Hodgson Address to NZ Recreational Fishing Council
Pete Hodgson Address to NZ Recreational Fishing Council conference and AGM
[Blenheim Country Lodge Hotel, Blenheim]
Thank you for the opportunity to speak today.
This is my third time in front of your conference as Fisheries Minister.
Back in July 2000 at this conference I released the Soundings discussion document on the future management of recreational fishing. Rather rashly I suggested the government might be ready to take some policy decisions in about March the following year.
At your July 2001 conference I spoke instead about the lack of consensus arising from the Soundings process, and about the Ministerial Consultative Group I had set up to try to find a way forward.
In July 2002 we were in the middle of an election campaign. I got hijacked by something to do with sweetcorn that might or might not have been genetically modified, and Harry Duynhoven spoke in my place.
By then the discussions with the consultative group had made it clear there would have to be still more water under the bridge before an option for the future could be identified with confidence and a clear mandate. We had also worked out that we needed better information on the recreational fishing catch if we were to make sound decisions.
Throughout this time I have remained committed to finding a way to better define and protect recreational fishing rights.
Or rather, let me start calling them amateur fishing rights – because it has often been stressed during the past few years that the recreational label doesn’t sit well with those who fish for sustenance.
I still have the same concern I spelled out in 2000 – that amateur fishing rights are coming under increasing pressure and cannot any more be taken for granted. The number of people fishing continues to grow, while the space for fishing shrinks and environmental pressures take their toll on fish stocks.
I have never lost sight of, nor let go of the aim of making access to New Zealand's marine fisheries more secure for amateur fishers than it is now. I have learned a great deal about the difficulty of finding a practicable way to do that. And I have learned a lot about the passion and tenacity with which various advocates cling to conflicting views.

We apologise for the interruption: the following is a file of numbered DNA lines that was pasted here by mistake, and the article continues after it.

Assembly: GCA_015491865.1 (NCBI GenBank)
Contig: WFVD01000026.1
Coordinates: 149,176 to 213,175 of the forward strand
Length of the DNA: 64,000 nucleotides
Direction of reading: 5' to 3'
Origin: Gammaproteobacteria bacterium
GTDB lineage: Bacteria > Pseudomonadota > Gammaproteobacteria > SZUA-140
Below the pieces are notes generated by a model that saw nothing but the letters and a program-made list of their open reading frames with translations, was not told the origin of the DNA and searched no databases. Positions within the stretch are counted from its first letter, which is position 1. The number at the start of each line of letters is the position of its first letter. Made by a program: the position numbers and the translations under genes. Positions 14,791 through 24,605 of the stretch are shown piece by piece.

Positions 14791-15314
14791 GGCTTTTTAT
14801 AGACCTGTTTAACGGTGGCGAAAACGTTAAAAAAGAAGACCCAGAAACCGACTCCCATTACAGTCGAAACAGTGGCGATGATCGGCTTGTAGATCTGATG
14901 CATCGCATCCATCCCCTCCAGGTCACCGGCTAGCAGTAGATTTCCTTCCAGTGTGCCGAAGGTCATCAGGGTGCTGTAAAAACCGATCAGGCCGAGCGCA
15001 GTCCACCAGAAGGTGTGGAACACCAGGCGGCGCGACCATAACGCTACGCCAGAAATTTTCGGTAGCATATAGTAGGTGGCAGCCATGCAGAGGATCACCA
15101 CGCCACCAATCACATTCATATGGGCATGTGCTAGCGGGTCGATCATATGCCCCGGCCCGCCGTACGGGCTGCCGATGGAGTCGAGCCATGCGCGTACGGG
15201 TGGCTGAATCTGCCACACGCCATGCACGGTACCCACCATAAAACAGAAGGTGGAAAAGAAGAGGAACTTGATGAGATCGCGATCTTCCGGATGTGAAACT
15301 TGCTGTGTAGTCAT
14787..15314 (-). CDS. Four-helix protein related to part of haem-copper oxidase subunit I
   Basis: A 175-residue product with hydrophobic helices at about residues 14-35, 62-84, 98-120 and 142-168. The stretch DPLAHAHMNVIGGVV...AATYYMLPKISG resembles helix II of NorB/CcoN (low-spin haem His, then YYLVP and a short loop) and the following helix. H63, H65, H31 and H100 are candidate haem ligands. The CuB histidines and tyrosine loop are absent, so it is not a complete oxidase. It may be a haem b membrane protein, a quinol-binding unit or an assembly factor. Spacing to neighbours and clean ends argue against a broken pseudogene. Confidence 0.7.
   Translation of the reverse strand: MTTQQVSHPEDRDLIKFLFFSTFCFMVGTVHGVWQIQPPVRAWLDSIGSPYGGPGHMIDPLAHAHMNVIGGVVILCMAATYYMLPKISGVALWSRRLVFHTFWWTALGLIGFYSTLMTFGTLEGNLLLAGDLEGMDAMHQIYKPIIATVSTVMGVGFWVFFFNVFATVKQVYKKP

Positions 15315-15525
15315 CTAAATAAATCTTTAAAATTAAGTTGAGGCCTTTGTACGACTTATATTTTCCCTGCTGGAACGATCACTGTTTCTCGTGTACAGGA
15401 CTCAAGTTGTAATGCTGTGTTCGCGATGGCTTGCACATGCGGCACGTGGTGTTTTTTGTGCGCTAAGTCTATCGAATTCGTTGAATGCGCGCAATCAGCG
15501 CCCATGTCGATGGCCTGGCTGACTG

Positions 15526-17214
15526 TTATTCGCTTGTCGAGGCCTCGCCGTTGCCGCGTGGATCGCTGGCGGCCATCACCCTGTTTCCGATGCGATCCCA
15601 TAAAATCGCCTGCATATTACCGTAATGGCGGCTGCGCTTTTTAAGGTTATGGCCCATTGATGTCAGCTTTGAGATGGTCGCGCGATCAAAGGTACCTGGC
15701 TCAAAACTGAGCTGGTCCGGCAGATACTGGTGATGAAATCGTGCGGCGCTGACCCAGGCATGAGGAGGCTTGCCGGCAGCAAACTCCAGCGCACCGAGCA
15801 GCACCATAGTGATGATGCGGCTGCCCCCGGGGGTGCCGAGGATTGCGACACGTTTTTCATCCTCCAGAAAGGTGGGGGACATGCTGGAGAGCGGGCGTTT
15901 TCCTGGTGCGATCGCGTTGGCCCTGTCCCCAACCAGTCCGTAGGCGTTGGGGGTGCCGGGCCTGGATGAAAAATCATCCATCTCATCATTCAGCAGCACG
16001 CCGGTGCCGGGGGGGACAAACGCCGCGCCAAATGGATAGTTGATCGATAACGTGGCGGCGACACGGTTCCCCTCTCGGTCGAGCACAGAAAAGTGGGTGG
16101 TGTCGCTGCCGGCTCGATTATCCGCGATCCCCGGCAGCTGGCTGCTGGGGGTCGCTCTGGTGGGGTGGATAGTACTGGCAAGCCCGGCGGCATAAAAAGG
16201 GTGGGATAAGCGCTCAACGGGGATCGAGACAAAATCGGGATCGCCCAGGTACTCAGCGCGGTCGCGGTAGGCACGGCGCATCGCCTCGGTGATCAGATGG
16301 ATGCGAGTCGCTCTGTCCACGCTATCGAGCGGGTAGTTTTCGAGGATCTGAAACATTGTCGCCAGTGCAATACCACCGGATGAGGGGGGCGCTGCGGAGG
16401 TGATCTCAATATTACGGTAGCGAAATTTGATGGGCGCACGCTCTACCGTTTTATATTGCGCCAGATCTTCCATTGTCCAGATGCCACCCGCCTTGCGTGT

But I still expect to get there in the end.
We are now quite close to achieving an agreed reform proposal.
I was particularly heartened by the sector's decision to present a single view on reform issues, as set out in your December joint letter to me. This has allowed us to focus on the issues rather than the groups involved in the reform process.
Officials and a group of amateur fishers known as the Reference Group have meet on seven occasions since I met a delegation of fishers in December 2002. They will be reporting back to you later in the meeting.
Officials report to me that these discussions have been free and frank and are focusing on three key issues:
the identification of explicit statutory, criteria, including the provision of a reasonable daily bag for amateur fishers, to guide the Minister’s allocation decision making under the Fisheries Act; the need for new or modified provisions in the Act to address local depletion issues; and the need for improved mechanisms and incentives to better allow for the management of shared fisheries and an increased role for amateur fishers in the management process.
As I indicated when I last meet with reference group members I am particularly supportive of making the process of allocating fishing rights more transparent.
Allocation criteria in statute that the Minister of Fisheries must take account of would suit me very well. If implemented these would remove some of the uncertainty in the current process. They would also help support and define the current common law access right enjoyed by amateur fishers.
I am told that consensus within the reference group on a reform proposal is close and that I can expect to discuss this with the group shortly.
I have indicated to both officials and the reference group that I would like this work to be completed in time to enable any supporting change to legislation to be enacted this parliamentary term. I want to get on with it.
In any policy development process there are always a few non-negotiable matters.